I selected a spot at the bow of boat to get a good angle of view. On a sunny day, do not forget a CPL filter.
I shot whales a years ago off Maui. Generally, the boats keep a good distance from the whales — over a hundred yards — unless a whale gets curious and approaches the boat. Don't count on that.
I shot with a 70-200 with the TC20-III on a D3s. I cranked up the ISO to get a minimum shutter speed of 1/2000 to freeze whale and water motion. And don't forget the bounding boat! Aperture as f/5.6, effectively wide open with the TC; stopping down to f/8 might have been useful. My ISO was 3200 on an overcast day.
The problem is reach. Even at 400mm, these are big crops. Real big crops. WIth your 300, you'll be cropping a bit more. Shoot lots, and don't waste time chimping if the whales are up. Capture lots of frames, and with careful post work, you can get some interesting images.
And maybe a whale will get curious…
Jon Kandel A New York City Nikonian and Team Member Please visit my website and critique the images!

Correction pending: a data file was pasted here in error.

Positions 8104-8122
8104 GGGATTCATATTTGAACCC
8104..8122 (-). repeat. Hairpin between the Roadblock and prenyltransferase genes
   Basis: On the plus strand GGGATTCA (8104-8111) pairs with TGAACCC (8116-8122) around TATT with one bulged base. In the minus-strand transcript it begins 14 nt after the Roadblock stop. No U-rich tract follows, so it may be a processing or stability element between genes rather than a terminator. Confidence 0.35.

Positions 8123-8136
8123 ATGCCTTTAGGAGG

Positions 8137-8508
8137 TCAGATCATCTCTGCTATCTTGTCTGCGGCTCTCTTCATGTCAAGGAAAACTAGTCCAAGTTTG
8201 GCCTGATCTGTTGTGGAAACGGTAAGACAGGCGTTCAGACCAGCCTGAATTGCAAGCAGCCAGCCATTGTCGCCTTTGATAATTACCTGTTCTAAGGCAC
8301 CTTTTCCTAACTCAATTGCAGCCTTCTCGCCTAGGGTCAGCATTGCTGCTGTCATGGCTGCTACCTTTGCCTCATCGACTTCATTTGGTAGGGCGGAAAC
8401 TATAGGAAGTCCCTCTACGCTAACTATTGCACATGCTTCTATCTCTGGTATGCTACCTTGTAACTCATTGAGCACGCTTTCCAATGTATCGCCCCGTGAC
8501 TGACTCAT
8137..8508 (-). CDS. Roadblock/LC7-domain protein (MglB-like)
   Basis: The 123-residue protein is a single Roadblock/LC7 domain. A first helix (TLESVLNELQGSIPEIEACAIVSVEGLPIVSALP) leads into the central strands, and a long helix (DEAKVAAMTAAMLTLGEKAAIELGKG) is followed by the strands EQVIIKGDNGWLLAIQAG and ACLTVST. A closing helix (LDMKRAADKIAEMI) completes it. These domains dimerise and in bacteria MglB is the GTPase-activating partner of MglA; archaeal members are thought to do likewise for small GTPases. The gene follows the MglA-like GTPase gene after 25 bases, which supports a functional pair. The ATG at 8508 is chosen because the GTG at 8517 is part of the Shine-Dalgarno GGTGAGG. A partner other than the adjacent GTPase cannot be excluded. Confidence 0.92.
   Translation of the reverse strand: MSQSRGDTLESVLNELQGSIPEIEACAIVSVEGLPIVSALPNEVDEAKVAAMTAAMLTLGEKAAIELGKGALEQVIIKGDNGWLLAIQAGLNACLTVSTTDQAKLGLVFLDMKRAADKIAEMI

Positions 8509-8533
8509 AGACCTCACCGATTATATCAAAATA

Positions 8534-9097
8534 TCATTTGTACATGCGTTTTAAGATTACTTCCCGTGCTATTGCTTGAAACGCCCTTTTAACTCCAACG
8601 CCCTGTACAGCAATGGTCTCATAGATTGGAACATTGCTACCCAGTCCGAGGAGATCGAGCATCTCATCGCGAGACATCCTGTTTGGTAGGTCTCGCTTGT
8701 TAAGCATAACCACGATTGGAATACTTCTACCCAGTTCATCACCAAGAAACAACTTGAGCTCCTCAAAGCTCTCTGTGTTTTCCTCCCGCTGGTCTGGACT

While I've never done anything like that, it does sound like the time you want to use high speed continuous release mode. If you see something about to happen that will only last a second or two, rather than trying to capture a single great shot, point the camera, sit on the shutter button in continuous release mode, and capture the whole event start to finish. That way you stand a much improved chance that one of those images will great. You may well throw away 99%, but who cares. In simpler terms, just approach it like you are shooting video.
Thu 23-May-13 01:40 AM | edited Thu 23-May-13 01:43 AM by K64drb
I have two 32G SanDisk Extreme Pro cards, and they will handle will handle whatever the D800 puts through to them. I shoot everything in RAW, so this is the most demanding on shoving individual files through the pipeline and at some point, the frames per second will slow down, but that takes a while to get to that point, although I've never measured it. But as I understand it, when this happens it is the camera's own memory buffer maxing out, not because the cards can't handle it, but the camera itself can only process so much data over a long period.